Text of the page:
Česká verze

Hope for the Białowieża forest

Activists are opposing logging which threatens the home of many rare species primeval forest


Civic actions in Białowieża continue for the third week. Environmental campaigners are trying to save Europe's largest remaining primeval forest, listed as the UNESCO World Heritage Site. Last Sunday, Polish activists were joined by the first group of Czech campaigners supported by Friends of the Earth Czech Republic (Hnutí DUHA).

European bison is an iconic species of the Białowieża forest [1]. Other protected animals include wolves and Eurasian lynx. But Adam Bohdan of the Wild Poland Foundation is particularly interested in less impressive but all the more important organisms - lichens. They are excellent indicators of the quality of the environment, as are some rare beetles only found in forests largely undisturbed by human activity. Mighty old trees and a high proportion of dead and decaying wood create the necessary conditions for many species dependent on natural processes unparalleled in managed forest plantations. Insects, in turn, provide food for many birds, such as endangered three-toed woodpecker.

Fallen moss-covered trees in the Bialowieza forestBiałowieża forest. Photo: Adam Ławnik www.adamlawnik.pl

Along the final stretch of road from Białystok to Białowieża, we were fascinated by a large number of white storks nesting in huge nests provided for them in almost every village. At the end of the warm sunny day, the air cools down and a dense haze suddenly rolls above the ground; without warning a magnificent roe deer jumps out of it. This time, though, we did not come for wildlife watching. What brings us here today is a real threat that the unique Białowieża ecosystem might be destroyed by ill-considered logging.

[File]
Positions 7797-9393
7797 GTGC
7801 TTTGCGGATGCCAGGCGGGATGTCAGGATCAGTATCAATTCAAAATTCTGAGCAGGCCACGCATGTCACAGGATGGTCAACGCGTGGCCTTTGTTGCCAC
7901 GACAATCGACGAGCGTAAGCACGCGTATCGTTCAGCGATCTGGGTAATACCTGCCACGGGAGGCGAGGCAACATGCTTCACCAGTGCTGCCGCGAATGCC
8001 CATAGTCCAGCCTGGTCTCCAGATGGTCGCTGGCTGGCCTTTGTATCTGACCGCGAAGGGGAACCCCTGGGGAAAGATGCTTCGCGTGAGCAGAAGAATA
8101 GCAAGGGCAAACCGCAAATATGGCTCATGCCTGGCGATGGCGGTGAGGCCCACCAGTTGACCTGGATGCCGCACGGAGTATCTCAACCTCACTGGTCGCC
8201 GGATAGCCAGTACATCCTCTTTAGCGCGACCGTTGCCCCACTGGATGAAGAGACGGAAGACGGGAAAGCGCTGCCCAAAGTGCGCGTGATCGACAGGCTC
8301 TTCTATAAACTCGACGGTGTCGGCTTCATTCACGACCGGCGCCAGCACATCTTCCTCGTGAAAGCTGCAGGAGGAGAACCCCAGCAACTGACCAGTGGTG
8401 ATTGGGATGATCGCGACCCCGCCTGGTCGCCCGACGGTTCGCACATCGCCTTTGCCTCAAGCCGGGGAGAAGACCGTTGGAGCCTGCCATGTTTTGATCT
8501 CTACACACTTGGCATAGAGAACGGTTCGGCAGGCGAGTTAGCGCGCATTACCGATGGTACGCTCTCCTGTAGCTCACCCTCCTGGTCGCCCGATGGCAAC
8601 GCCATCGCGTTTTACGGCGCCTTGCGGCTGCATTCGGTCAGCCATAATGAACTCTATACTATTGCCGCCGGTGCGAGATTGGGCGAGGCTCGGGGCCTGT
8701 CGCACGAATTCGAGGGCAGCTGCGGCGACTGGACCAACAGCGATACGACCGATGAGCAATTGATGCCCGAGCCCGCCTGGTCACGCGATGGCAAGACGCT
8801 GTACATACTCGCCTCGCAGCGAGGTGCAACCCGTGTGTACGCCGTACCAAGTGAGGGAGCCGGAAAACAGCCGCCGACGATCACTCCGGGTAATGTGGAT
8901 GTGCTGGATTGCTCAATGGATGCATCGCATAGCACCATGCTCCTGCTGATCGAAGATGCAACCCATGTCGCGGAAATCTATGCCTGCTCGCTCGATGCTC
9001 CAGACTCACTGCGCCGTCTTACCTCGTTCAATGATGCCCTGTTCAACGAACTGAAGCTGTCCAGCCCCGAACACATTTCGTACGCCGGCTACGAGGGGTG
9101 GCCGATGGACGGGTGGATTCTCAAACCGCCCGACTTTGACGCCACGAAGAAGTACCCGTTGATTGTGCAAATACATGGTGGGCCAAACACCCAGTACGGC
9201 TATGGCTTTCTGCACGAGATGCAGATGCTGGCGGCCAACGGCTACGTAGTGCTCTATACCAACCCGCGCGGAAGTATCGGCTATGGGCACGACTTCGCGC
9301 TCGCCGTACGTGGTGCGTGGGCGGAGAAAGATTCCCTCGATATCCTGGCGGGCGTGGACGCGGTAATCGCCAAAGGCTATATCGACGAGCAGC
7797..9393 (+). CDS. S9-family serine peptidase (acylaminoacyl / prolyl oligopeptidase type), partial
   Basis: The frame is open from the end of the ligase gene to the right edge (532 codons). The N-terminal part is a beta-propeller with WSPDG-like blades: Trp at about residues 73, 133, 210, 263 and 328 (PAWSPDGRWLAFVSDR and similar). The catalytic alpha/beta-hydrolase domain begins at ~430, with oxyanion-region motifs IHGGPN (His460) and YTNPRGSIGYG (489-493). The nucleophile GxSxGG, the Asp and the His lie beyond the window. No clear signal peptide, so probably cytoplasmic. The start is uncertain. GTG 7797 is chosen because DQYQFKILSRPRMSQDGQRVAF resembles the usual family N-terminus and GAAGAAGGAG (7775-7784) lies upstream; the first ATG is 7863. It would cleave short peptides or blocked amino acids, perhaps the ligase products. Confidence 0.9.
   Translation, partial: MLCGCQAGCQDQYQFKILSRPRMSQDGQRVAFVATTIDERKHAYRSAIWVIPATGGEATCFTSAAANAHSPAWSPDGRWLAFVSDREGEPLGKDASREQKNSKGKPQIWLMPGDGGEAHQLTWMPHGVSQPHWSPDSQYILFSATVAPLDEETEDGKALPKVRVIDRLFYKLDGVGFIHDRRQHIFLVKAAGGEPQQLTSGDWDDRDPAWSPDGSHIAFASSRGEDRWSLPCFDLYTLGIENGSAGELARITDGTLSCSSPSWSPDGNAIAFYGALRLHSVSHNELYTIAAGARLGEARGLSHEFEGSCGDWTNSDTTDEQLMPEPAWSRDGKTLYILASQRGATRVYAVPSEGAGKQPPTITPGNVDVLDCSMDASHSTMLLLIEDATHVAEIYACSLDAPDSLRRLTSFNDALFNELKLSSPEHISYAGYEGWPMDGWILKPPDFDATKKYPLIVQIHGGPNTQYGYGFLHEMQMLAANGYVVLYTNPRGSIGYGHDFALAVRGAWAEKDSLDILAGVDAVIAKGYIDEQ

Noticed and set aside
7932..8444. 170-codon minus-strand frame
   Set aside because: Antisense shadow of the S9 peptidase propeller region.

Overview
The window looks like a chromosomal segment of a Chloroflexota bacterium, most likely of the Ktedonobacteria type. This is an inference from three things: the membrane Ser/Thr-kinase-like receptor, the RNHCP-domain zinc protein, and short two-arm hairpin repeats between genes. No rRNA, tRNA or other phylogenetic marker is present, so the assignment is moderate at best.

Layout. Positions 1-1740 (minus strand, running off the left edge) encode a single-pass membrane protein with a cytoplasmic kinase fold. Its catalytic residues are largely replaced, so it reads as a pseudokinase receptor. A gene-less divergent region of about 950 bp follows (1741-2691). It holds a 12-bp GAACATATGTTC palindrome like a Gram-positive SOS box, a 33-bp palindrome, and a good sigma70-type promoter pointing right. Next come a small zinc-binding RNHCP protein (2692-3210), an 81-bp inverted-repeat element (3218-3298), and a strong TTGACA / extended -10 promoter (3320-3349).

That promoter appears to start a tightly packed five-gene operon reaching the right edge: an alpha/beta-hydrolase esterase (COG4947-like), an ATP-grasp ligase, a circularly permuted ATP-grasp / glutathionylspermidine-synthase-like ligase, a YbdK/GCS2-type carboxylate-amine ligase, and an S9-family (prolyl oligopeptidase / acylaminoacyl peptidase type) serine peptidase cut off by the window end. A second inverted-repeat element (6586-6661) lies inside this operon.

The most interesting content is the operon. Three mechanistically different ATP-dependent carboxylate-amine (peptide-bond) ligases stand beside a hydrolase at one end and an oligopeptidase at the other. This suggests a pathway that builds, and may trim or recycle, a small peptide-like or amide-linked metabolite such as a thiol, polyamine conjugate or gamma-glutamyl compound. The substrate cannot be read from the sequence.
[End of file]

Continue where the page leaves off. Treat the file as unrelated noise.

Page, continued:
Only 17% of the precious lowland woodlands lie in the Białowieża National Park. However, the entire forest is a UNESCO-protected area and the Natura 2000 site. In the 100-year-old tree stands outside of the national park, the natural processes continue without human intervention, providing invaluable ecological services.

Concerns about the future of the Białowieża wilderness first arose last year when the Polish government approved a revised plan of "active forest management", allowing the logging of protected forest zones. This move is in breach of the European legislation which Poland has undertaken to comply with. More than 120,000 people signed the petition opposing the plan. International scientists expressed their deep concerns in a letter to Polish Prime Minister Beata Szydlo, warning against the consequences the large-scale logging in the ancient Białowieża woodlands. The European Commission has requested an explanation from the Polish government and considers a claim to the European Court of Justice.

On the other side stands the influential company, Polish state forests, with close links to the ruling Law and Justice party. Indeed, the environment minister is himself a forester ... [2]. Forests untouched by people for hundreds or even thousands of years are being sold as fuel wood, construction material or paper pulp.